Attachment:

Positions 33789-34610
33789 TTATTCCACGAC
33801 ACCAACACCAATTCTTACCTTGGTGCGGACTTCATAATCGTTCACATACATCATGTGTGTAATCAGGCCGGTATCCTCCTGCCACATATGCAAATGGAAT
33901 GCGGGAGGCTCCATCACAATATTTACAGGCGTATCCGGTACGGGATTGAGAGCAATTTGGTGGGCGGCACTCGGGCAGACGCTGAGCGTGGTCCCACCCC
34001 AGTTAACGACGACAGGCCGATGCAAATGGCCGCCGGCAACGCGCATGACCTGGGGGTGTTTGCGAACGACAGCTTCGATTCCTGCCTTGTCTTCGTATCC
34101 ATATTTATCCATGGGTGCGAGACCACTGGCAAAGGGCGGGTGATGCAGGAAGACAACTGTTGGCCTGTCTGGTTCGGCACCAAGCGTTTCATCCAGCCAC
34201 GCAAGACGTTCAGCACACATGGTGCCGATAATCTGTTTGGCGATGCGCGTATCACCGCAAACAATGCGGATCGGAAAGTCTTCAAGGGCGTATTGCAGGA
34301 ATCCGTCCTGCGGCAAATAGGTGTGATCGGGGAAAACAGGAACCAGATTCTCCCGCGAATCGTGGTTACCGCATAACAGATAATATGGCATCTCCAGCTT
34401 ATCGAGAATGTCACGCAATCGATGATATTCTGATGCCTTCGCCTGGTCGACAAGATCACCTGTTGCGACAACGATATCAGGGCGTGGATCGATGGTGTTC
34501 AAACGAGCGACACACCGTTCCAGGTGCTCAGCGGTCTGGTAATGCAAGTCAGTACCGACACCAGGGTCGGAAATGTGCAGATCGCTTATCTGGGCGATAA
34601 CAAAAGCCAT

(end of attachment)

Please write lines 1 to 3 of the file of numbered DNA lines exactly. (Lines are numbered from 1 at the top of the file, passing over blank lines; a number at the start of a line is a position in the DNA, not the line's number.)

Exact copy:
Positions 33789-34610
33789 TTATTCCACGAC
33801 ACCAACACCAATTCTTACCTTGGTGCGGACTTCATAATCGTTCACATACATCATGTGTGTAATCAGGCCGGTATCCTCCTGCCACATATGCAAATGGAAT